2
$\begingroup$

Let $\Omega\subset \mathbb{R}^n, \ n\geq 2$ be a bounded Lipschitz domain. Consider the following inhomogenous system (in divergence form) subject to zero Dirichlet boundary conditions: \begin{equation} -\sum_{i=1}^{n}D_ia_i(x, u, Du)+a_0(x, u, Du)=0\quad\text{in } \Omega, \end{equation}where the vector field $a=(a_1, \dots, a_n)$ and the inhomogeneity $a_0$ satisfy the following (natural) growth condition: \begin{align} |a_i(x, u, Du)|&\leq K(1+|z|^{p-1}), \quad i=1, \dots, n,\\ |a_0(x, u, Du)|&\leq K_0(1+|z|^p) \end{align} for all $x\in \Omega,\ u\in \mathbb{R}^N$ and $z\in \mathbb{R}^{nN}$. We suppose that $a_i (i=0, 1, \dots, n)$ are Caratheodory functions.

A weak solution to the above system is a function $u\in W^{1,\ p}(\Omega, \mathbb{R}^N)$ satisfies \begin{equation*} \int_{\Omega}a(x, u, Du)\cdot D\varphi\ \mathrm{d}x+\int_{\Omega}a_0(x, u, Du)\cdot\varphi\ \mathrm{d}x=0\quad\forall\ \varphi\in C_c^{\infty}(\Omega, \mathbb{R}^N). \end{equation*}

In various papers/books about this topic, see for example Frehse and Beck (2013) "Regular and irregular solutions for a class of elliptic systems in critical dimensions", it is said that by approximation, the above identity remains true for all $\varphi\in W_0^{1,\ p}(\Omega, \mathbb{R}^N)\cap L^{\infty}(\Omega, \mathbb{R}^N)$.

Does anyone know of this approximation argument?

$\endgroup$
  • $\begingroup$ I can't understand one thing. In the paper you have cited, the authors works only on the case $p=n$. But in this case we have that $p'=n/(n-1)\leq n$, which implies that $W^{1,p}$ is continuously embedded in $W^{1,p'}$, hence the equality is true for all $\varphi\in W^{1,p}_0$. What I can't understant is why in this case they take $\varphi$ only in $W^{1,p}\cap L^infty$? Do you know the reason? Is my argument wrong? Can you point me out another paper/book which contain this definition? Thank you $\endgroup$ – Tomás Oct 19 '13 at 1:46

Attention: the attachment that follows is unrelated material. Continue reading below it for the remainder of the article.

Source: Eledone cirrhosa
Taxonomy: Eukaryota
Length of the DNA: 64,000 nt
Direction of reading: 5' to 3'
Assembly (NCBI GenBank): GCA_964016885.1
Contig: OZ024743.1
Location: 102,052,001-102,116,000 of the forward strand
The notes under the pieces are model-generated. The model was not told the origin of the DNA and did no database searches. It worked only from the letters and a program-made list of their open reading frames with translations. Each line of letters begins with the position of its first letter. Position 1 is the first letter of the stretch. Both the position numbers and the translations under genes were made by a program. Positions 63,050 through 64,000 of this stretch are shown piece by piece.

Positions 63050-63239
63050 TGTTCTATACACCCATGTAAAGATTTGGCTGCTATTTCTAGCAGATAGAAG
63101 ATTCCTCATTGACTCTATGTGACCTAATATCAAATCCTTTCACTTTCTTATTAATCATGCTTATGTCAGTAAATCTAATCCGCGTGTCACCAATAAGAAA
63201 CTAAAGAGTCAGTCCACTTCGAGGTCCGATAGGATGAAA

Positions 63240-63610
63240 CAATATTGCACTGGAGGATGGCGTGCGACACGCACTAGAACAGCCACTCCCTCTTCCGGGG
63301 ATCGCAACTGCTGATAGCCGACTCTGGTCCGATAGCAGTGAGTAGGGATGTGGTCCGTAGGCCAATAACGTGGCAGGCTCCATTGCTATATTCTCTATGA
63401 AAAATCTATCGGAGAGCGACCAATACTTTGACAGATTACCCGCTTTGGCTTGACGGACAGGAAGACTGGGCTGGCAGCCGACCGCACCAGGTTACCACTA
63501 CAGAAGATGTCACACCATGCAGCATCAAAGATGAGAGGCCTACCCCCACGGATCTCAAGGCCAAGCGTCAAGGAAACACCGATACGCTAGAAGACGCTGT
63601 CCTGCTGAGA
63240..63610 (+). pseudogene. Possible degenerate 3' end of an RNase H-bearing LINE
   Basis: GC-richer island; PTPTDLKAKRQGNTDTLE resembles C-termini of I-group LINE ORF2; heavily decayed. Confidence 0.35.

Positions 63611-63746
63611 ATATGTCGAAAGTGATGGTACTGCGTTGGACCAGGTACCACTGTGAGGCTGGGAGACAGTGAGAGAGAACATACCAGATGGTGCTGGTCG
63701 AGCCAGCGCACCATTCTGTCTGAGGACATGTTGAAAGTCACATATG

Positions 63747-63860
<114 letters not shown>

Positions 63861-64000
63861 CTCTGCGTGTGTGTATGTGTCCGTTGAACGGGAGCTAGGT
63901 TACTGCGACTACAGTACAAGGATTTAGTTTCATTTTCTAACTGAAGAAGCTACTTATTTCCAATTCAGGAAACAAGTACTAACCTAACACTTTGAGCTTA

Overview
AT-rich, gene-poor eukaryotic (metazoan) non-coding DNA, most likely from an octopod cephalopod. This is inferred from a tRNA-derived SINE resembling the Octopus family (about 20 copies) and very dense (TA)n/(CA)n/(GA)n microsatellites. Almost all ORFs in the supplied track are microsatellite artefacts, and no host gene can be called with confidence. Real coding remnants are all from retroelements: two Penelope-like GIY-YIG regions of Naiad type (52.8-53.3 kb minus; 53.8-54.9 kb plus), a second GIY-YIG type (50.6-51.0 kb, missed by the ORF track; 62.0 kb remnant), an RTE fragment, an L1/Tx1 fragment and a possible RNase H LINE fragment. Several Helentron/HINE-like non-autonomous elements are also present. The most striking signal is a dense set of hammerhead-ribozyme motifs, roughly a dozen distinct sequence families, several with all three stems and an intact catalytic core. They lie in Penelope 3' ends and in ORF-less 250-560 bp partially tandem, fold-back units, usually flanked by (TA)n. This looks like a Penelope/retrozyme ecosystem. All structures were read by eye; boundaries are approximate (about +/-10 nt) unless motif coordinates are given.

• $\begingroup$ It\s true $W^{1, p}(\Omega)\hookrightarrow W^{1, p'}(\Omega)$ for $p\geq 2$. However, $a_0\notin L^{p'}$ necessarily. See my comments below your answer. I can refer you to Struwe's Variational Methods Appendix C, Chen and Wu's Second order elliptic equations and systems (Defn. 2.1) and Giaquinta's Multiple integrals in the calculus of variations and nonlinear elliptic systems pg 40-41. They've $p=2$ and $u\in L^{\infty}(\Omega)$. I think it's a technical reason (probably other deeper reasons too) so that the variational integral is differentiable in say $H_0^1(\Omega)\cap L^{\infty}(\Omega)$ $\endgroup$ – Nirav Oct 19 '13 at 6:50
  • $\begingroup$ Ok, now I saw my mistake. $\endgroup$ – Tomás Oct 19 '13 at 11:49
1
$\begingroup$

By using the answer here with $m=\|\varphi\|_\infty$, we can assume that there exist a sequence $\varphi_k\in C_0^\infty$ such that $\varphi_k\to \varphi$ in $W^{1,p}$ and $\|\varphi_k\|_\infty\leq M$ where $M$ is a positive constant.

We use Theorem 4.9. from Brezis to conclude without loss of generality that $\varphi_k\to\varphi$ almost everywhere, hence $a_0(x,u,Du)\varphi_k\to a_0(x,u,Du)\varphi$ almost everywhere and $|a_0(x,u,Du)\varphi_k|\leq M|a_0(x,u,Du)|\in L^1$, therefore we can apply Lebesgue theorem to conclude that

$$\tag{1}\int_\Omega a_0(x,u,Du)\varphi_k\to\int_\Omega a_0(x,u,Du)\varphi$$

On the other hand, the functions $a_i(x,u,Du)$ defines bounded linear functionals in $W_0^{1,p}$, which implies that $$\tag{2}\int_\Omega a(x,u,Du)D\varphi_k\to\int_\Omega a(x,u,Du)D\varphi$$

To conclude, we combine $(1)$ and $(2)$ to get the desired equality.

Remark: Just for the sake of clarity, I will prove here that the operator defined by @user98130 in his answer is continuous from $W_0^{1,p}$ to $W_0^{1,p}$.

First note that $\psi$ is Lipschitz, therefore, we can assume that $$|\psi(x)-\psi(y)|\leq C |x-y|,\ \forall\ x,y\in\mathbb{R}$$

Now, suppose that $u_k\to u$ in $W_0^{1,p}$. Note that $$\int_\Omega |\psi(u_k(x))-\psi(u(x)|^p\leq\int_\Omega C^p |u_k(x)-u(x)|^p\tag{3}$$

On the other hand $$\left\|\psi'(u_k)\frac{\partial u_k}{\partial x_i}-\psi'(u)\frac{\partial u}{\partial x_i}\right\|_p\leq \left\|(\psi'(u_k)-\psi'(u))\frac{\partial u_k}{\partial x_i}\right\|_p+\left\|\psi'(u)\left(\frac{\partial u_k}{\partial x_i}-\frac{\partial u}{\partial x_i}\right)\right\|_p\tag{4}$$

We apply Theorem 4.9. of Brezis and then Lebesgue Theorem to conclude that the first term from the right hand side of $(4)$ converges to $0$. To this end, note that by Theorem 4.9. from Brezis's book, we can assume that $u_k\to u$ almost everywhere, which implies that $\psi'(u_k)\to \psi'(u)$ almost everywhere. Moreover $\psi'(u_k)\leq M$, hence, by Lebesgue Theorem, $\psi'(u_k)\to \psi'(u)$ in $L^q$ for all $q\in [1,\infty)$. To conclude, just use Holder inquality.